Guest Post: Getting to the Bottom of the Undy 5000

Guest Post: Getting to the Bottom of the Undy 5000

09.14.12 | By

Today, we've got a great guest blog post from Crawford Clay, a cancer survivor and Patient Advocacy Coordinator with the Colon Cancer Alliance, who is talking about a fun new project to raise awareness of colon cancer in communities across the US.

When I was diagnosed with colon cancer, I didn't know a lot about the disease and frankly, I was a bit embarrassed to talk about it. But over the years I've learned that talking about this disease can make a huge difference and it can save lives in the process.

So, how do you get people to talk about colon cancer? Ask the Colon Cancer Alliance (CCA)!

Each year, more than 142,000 Americans are diagnosed with the disease. Unfortunately, people were too embarrassed to talk about it. So in 2008, the Undy 5000 5K - A Brief Run to Fight Colon Cancer - was launched by the CCA in cities throughout the U.S.

It's working! The Undy is not only getting people to talk about colon cancer, it's creating goodwill, laughter and awareness of colon cancer in each of the cities it visits. And the best part? Proceeds from each event are left behind to assist local residents and communities with their screening, awareness, education and patient support programs.

The Undy 5000 5K is a run with a twist --and a serious message.

The twist? Instead of race day t-shirts, participants get boxers. And, although many runners show up in their everyday running attire, most participants will form teams, carry signs, and create wild outfits out of decorated underwear to draw attention to a part of their body that isn't easy to talk about.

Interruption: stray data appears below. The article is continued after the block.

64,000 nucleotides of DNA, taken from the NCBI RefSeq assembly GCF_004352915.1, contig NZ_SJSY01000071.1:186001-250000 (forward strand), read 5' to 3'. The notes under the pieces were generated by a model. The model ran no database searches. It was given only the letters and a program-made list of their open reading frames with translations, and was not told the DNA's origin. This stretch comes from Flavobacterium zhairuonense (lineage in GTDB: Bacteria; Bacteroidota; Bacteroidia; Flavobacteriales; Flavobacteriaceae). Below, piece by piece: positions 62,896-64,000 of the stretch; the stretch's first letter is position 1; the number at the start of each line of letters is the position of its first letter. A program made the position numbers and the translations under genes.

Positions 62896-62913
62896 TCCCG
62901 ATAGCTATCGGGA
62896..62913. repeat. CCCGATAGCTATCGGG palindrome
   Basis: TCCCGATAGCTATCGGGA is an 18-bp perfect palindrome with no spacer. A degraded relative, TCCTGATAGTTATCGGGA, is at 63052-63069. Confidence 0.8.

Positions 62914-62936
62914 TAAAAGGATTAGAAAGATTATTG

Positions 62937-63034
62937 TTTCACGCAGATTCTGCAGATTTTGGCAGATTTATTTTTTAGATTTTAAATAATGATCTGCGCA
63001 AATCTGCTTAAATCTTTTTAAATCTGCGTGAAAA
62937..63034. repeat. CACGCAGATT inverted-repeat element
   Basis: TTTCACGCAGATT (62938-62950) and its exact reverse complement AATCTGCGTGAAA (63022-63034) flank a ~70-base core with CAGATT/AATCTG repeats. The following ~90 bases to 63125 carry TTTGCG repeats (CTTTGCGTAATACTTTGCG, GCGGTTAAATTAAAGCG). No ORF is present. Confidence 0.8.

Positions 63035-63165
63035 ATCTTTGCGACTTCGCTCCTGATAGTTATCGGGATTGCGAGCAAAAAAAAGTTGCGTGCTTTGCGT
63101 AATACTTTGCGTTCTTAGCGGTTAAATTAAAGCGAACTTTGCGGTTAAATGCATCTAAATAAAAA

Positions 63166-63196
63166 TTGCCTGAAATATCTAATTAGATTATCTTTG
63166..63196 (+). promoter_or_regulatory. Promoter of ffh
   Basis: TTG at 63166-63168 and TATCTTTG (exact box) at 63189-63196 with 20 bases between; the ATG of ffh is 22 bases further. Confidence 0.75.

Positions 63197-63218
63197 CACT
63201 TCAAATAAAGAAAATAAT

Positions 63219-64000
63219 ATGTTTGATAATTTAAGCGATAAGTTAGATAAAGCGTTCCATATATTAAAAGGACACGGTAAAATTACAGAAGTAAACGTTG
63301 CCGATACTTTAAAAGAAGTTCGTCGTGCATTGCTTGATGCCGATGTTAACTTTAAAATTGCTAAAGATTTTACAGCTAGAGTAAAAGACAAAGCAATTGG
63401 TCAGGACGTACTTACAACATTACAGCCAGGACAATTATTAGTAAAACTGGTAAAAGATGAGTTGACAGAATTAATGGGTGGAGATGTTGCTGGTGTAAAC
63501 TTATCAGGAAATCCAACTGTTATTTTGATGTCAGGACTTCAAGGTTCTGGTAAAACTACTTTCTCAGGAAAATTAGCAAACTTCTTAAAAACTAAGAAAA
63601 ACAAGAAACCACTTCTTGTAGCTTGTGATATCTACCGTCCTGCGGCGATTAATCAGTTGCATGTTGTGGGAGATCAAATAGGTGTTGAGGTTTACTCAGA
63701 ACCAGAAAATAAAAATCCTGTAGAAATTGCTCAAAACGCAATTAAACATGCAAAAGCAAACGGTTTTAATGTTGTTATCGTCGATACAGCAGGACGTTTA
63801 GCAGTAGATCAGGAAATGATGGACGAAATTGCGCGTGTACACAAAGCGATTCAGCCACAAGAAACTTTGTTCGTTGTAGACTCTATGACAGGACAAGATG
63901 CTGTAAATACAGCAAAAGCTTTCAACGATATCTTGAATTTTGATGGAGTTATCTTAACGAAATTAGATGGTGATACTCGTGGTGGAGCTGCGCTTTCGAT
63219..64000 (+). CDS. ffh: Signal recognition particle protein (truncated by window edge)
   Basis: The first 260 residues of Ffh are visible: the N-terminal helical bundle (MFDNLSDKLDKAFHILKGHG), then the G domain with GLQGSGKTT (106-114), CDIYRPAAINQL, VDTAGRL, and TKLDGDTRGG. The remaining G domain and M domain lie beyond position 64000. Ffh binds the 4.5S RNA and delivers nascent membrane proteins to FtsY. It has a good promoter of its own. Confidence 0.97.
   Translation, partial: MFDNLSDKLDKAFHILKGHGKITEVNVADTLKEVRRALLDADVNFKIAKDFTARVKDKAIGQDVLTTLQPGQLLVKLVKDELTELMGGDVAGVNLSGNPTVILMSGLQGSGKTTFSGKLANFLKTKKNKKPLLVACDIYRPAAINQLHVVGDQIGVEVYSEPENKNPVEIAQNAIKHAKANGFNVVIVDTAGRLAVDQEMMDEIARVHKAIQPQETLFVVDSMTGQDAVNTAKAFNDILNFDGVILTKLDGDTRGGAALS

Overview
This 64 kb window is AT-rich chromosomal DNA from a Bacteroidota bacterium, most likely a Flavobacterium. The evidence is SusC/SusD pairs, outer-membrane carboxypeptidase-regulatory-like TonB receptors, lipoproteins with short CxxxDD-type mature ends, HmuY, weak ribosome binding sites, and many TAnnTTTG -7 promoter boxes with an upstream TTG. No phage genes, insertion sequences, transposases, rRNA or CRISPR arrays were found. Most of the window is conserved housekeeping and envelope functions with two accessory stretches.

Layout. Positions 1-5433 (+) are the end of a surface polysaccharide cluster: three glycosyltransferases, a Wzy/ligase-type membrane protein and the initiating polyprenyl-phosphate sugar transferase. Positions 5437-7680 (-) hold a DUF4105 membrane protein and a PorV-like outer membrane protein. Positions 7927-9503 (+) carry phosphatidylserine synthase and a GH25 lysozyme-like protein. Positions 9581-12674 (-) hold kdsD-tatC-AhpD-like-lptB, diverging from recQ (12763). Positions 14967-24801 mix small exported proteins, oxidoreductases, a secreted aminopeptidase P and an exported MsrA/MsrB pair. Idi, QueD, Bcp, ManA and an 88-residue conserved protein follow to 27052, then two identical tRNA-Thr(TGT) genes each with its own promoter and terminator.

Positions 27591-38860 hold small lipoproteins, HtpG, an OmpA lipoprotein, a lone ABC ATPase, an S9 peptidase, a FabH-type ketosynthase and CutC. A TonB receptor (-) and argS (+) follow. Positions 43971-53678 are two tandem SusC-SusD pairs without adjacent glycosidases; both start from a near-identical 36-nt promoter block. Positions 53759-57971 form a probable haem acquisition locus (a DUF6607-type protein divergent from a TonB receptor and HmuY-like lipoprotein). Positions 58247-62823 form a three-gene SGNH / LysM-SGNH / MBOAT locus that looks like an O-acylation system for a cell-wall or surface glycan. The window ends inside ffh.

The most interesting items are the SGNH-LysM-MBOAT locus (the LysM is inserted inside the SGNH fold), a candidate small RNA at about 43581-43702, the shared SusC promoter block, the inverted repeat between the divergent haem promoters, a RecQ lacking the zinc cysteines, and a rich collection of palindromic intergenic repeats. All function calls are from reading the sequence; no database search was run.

The serious message? Undy participants raise funds to increase awareness of the disease, form teams, show support for loved ones they may have lost to the disease or boost the spirits of friends and family who have survived or are fighting the disease.

Each participant, regardless of their reason for running, can't help but leave an Undy feeling better informed about colon cancer and inspired to make a difference and possibly save a life by TALKING to their family and friends about screening.

After all, colon cancer is a disease that can be prevented through screening. It's the second leading cause of cancer death in the U.S. but people are afraid to talk about this disease and, as a result, many don't get screened in time. By making colon cancer a subject that's okay to talk about, the Undy 5000 saves lives.

I encourage anyone interested in making a difference to find an Undy 5000 near them. Organize a team, decorate some boxers, and raise funds for a great event and a great cause. The Undy 5000 is a family-friendly 5K run/walk that is raising eyebrows and awareness throughout the country for colon cancer.

As a colon cancer survivor, all I can say is that being better informed about the disease and understanding the importance of being screened by age 50 or earlier if you have a family history, will increase your chances of survival. And knowing the Undy 5000 may help bring an end to colon cancer by raising awareness is inspiring to me and to thousands of individuals who have been touched by this disease.

You can help by spreading the word, forming a team, becoming a sponsor/exhibitor, or offering to volunteer at one of the Undy 5000 events. Our upcoming locations include:

Piedmont Triad, NC - September 22
Washington, DC - September 29
Cincinnati, OH - October 13
Nashville, TN - October 20
Peoria, IL - October 20
Dallas, TX - October 27
Atlanta, GA - November 3
Phoenix, AZ - November 17

South Florida - February 2
Tampa, FL - February 9
Sacramento, CA - March 2
San Diego, CA - March 9
Buffalo, NY - April 27

Find a race near you at and take $5 off your registration fee with discount code PHRMA

For questions or to learn more about how you can support the Undy 5000, email us at

About the Colon Cancer Alliance

The Colon Cancer Alliance (CCA) is a community that provides hope and support to patients and their families, while saving lives through screening, access, awareness, advocacy and research. Learn more at

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